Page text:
David Bourget (Western Ontario)
David Chalmers (ANU, NYU)
Rafael De Clercq
Ezio Di Nucci
Jack Alan Reynolds
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Philosophical Quarterly 53 (213):481–501 (2003)
Recently four different papers have suggested that the supervaluational solution to the Problem of the Many is flawed. Stephen Schiffer (1998, 2000a, 2000b) has argued that the theory cannot account for reports of speech involving vague singular terms. Vann McGee and Brian McLaughlin (2000) say that theory cannot, yet, account for vague singular beliefs. Neil McKinnon (2002) has argued that we cannot provide a plausible theory of when precisifications are acceptable, which the supervaluational theory needs. And Roy Sorensen (2000) argues that supervaluationism is inconsistent with a directly referential theory of names. McGee and McLaughlin see the problem they raise as a cause for further research, but the other authors all take the problems they raise to provide sufficient reasons to jettison supervaluationism. I will argue that none of these problems provide such a reason, though the arguments are valuable critiques. In many cases, we must make some adjustments to the supervaluational theory to meet the posed challenges. The goal of this paper is to make those adjustments, and meet the challenges.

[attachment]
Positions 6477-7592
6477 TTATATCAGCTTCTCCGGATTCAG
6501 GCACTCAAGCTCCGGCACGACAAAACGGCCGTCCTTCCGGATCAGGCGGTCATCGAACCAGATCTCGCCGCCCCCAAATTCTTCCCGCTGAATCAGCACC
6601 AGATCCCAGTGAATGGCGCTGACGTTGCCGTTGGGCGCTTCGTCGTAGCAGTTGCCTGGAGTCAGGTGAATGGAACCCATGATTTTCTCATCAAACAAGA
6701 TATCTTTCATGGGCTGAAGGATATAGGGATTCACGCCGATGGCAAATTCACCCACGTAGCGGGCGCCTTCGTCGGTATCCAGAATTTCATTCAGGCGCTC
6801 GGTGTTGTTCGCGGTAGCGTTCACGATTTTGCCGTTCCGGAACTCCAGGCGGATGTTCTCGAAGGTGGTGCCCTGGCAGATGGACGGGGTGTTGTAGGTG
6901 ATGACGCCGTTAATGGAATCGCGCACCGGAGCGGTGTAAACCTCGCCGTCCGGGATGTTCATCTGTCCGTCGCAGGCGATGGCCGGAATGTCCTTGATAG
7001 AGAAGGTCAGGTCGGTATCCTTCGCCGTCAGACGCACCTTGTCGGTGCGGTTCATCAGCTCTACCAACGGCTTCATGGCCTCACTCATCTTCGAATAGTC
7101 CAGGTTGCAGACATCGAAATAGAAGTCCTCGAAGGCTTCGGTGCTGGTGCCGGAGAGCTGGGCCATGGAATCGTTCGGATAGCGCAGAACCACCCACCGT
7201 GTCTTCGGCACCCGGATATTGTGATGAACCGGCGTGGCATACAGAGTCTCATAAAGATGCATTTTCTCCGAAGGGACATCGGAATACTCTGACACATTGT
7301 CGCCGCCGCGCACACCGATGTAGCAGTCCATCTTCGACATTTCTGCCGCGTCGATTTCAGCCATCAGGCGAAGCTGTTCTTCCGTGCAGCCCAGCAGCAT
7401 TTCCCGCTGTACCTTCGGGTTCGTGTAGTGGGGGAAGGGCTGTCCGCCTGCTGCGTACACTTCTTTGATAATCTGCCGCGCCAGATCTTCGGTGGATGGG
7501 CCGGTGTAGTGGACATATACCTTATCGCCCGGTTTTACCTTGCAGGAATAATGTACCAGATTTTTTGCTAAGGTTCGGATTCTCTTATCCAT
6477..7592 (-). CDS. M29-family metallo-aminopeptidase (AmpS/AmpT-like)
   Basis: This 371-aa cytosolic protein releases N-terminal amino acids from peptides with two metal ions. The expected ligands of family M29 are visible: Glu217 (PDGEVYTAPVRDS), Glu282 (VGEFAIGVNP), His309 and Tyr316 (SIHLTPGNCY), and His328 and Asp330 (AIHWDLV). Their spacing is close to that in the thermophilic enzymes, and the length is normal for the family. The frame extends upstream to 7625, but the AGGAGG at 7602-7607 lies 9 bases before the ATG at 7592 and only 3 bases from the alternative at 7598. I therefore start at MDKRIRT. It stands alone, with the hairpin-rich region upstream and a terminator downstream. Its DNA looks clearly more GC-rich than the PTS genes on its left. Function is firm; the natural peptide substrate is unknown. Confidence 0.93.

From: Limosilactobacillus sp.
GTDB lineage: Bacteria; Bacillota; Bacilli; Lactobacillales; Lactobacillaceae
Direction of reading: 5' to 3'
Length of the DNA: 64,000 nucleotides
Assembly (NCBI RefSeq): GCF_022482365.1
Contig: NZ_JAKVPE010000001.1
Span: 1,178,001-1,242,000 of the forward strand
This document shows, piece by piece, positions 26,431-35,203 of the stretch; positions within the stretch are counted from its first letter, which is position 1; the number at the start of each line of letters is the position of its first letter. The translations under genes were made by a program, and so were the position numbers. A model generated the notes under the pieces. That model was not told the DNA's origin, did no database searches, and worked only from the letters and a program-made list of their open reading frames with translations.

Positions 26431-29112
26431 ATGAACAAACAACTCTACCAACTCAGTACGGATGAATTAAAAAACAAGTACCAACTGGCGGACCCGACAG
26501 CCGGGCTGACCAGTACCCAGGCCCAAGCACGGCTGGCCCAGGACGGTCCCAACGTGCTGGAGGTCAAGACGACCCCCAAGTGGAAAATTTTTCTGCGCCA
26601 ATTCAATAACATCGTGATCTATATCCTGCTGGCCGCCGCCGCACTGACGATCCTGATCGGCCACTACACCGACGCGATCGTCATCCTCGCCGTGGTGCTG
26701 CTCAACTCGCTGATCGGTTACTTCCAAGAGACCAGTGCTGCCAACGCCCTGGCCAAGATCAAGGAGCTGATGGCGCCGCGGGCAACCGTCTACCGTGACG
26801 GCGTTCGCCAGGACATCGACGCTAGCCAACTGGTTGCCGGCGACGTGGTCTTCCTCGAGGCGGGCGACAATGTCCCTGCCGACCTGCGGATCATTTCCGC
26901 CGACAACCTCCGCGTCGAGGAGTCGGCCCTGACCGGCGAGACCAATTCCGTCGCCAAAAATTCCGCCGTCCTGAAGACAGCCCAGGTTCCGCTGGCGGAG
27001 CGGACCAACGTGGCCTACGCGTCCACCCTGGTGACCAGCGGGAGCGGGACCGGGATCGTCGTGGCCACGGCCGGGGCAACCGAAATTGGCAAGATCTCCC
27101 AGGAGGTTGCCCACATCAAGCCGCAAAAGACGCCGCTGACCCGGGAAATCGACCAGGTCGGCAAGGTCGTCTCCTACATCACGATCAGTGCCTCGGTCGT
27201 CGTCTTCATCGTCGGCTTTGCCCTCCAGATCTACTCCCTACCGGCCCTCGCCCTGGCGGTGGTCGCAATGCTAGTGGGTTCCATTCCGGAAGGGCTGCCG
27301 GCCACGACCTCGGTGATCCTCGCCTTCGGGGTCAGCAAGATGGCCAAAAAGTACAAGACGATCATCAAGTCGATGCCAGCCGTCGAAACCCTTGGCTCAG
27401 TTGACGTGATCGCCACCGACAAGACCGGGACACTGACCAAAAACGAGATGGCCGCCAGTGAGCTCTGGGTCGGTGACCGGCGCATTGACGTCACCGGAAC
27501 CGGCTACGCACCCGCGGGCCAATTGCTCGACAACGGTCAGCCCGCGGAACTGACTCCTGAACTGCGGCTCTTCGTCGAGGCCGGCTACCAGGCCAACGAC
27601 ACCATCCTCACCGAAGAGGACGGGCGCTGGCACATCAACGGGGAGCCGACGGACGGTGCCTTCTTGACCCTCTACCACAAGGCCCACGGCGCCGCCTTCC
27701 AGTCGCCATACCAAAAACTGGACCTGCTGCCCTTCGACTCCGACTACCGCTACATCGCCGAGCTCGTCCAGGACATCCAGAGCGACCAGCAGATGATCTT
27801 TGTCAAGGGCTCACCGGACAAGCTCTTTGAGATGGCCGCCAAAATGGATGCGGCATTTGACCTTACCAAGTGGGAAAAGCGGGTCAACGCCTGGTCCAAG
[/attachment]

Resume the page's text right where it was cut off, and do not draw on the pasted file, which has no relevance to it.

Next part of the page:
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Citations of this work BETA
J. Robert G. Williams (2008). Ontic Vagueness and Metaphysical Indeterminacy. Philosophy Compass 3 (4):763-788.
Elizabeth Barnes & J. R. G. Williams (2009). Vague Parts and Vague Identity. Pacific Philosophical Quarterly 90 (2):176-187.
Matti Eklund (2008). Deconstructing Ontological Vagueness. Canadian Journal of Philosophy 38 (1):117-140.
Brian Weatherson (2014). Centrality and Marginalisation. Philosophical Studies 171 (3):517-533.
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